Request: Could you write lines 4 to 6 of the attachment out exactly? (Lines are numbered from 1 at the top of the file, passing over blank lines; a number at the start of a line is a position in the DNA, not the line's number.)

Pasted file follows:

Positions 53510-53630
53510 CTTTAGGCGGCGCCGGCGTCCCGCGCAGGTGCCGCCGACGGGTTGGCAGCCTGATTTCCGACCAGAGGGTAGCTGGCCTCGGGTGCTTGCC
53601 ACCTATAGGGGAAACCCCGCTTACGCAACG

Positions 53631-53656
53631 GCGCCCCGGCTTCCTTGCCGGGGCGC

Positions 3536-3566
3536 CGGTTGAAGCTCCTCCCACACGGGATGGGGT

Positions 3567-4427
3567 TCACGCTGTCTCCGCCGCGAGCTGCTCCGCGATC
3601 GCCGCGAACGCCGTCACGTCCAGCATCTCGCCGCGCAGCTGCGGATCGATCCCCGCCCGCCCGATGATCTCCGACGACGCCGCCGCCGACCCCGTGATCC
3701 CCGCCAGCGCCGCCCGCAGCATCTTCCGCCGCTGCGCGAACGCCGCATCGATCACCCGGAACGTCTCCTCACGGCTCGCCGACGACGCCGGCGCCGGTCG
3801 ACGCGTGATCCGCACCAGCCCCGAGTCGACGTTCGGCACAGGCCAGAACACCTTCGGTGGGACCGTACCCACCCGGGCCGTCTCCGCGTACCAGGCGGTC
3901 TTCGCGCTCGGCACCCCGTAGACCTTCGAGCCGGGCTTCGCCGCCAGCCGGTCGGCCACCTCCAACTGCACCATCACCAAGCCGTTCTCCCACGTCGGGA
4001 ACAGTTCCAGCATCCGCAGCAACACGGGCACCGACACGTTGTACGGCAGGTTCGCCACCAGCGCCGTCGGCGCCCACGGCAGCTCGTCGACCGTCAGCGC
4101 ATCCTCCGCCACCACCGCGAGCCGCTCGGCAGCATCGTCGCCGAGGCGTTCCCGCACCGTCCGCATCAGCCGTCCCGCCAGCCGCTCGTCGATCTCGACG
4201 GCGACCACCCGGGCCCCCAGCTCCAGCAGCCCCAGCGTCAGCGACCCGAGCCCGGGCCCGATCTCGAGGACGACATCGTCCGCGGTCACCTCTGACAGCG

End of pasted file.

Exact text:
Positions 53631-53656
53631 GCGCCCCGGCTTCCTTGCCGGGGCGC

Positions 3536-3566